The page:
Note that many countries have more cellphone subscribers than telephone mainlines. This is the case of advanced countries in Europe (Austria, Belgium, Czech Republic, Finland, France, Germany, Greece, Hungary, Ireland, Italy, Netherlands, Norway, Poland, Spain, Sweden, Switzerland, United Kingdom), middle- and low-income countries in Latin America (Brazil, Ecuador, Guatemala, Mexico, Panama, Venezuela), prosperous countries in Asia (Japan, South Korea, Singapore, Taiwan, Thailand), developing countries in the Third World (China, Indonesia, South Africa), and Lebanon, Saudi Arabia, and Israel. To some extent, this represents people buying cellphones who never had mainlines; they were notoriously hard to get from state-monopoly telephone companies.

Cellphones are well-nigh universal in some countries; here are the countries with 90 or more cellphones per 100 residents: Taiwan (114), Italy (102), Sweden (98), Czech Republic (96), Spain (92), United Kingdom (91), Finland (91), Norway (91), Greece (90).

So let's see how this adds up. Access to telephones is for all practical purposes 100 percent in the United States and Canada, in almost all of Europe and in Australia; and it's pretty close to universal in the economically advanced countries of East Asia. The United States and Canada represent about 5 percent of the world's people, the European Union 6 percent, and prosperous East Asia 4 percent (here's the Statistical Abstract table with populations as of 2004). So that's 15 percent of the world's people, almost every single one of whom has access to telephones.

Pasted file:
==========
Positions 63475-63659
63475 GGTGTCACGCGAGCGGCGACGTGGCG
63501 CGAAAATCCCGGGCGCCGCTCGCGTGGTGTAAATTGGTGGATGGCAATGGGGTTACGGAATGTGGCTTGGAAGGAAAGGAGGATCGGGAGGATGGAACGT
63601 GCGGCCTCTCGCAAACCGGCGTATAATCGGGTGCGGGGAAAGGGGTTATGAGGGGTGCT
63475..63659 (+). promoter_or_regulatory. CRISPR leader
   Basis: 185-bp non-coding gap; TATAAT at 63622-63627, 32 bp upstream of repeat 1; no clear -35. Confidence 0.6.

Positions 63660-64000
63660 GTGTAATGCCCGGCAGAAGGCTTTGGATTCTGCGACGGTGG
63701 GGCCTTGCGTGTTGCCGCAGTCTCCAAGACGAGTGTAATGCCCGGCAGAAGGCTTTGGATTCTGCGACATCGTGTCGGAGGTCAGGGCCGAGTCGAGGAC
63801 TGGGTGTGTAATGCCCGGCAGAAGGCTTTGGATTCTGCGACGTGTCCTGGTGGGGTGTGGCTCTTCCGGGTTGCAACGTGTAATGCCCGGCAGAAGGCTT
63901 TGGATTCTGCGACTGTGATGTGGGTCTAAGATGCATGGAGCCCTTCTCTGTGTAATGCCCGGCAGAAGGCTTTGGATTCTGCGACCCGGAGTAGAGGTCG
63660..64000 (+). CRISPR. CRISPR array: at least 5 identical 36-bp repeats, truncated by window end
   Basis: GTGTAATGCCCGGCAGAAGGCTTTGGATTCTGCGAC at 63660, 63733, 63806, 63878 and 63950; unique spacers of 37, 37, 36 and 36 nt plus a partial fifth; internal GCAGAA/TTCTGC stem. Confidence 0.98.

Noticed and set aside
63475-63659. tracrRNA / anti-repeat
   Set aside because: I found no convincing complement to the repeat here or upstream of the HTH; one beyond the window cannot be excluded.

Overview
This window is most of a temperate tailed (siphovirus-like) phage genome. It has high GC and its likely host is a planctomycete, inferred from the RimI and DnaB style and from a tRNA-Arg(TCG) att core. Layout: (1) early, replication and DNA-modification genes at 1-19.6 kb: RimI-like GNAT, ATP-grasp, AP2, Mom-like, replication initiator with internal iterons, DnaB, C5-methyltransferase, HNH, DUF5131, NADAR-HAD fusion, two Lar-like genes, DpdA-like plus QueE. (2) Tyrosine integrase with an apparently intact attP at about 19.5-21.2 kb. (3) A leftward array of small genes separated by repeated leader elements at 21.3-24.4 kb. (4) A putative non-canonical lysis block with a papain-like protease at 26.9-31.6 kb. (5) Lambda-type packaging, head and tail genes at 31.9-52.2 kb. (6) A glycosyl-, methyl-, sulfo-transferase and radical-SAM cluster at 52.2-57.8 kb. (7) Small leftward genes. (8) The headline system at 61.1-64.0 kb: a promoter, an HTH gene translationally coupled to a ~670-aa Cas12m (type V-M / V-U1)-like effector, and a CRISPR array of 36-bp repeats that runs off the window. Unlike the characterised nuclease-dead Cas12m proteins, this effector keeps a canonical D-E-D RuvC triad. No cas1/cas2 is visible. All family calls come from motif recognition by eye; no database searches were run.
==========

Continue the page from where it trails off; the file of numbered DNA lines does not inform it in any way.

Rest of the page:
In China, which has 20 percent of the people in the world, there are 21 telephone mainlines and 21 cellphones per 100 people; that looks like at least 25 percent and quite possibly more have access to telephones: That's an additional 5 percent of the world. In the biggest countries in Latin America, telephone access is less than universal but widespread: Here are the rates of mainlines and cellphones per 100 people in them: Brazil (22, 26), Mexico (16, 29), Colombia (18, 14), Argentina (22, 18). In Brazil, with half the population of South America, and Mexico, with far more people than Central America and the Caribbean combined, it would appear that at least one third of the people have access to telephones. That's 1.5 percent of the world in Brazil and Mexico alone.

Yes, there are still some places where few have access to phones. Cuba, for instance: six mainlines per 100 people and 0.31 cellphone. Communist dictatorships don't want people talking behind their backs. India, with about 17 percent of the world's population: five mainlines and two cellphones. Indonesia, the world's fifth-most-populous nation: four mainlines and nine cellphones. Pakistan: three mainlines and two cellphones. Sub-Saharan Africa: surely much more like this than like South Africa, with 11 mainlines and 36 cellphones. I'm not going to go through all the calculations, but it appears that well over 20 percent of the people in the world have access to telephones.

And remember that the figures for phone ownership are for 2003. Cellphone ownership has been skyrocketing in India for the past three years. It's probably been zooming up in China and other countries, too. It's sad that a majority of the world's people don't have ready access to telephones. But it seems that a lot more than 20 percent do–and that the numbers are rising every day.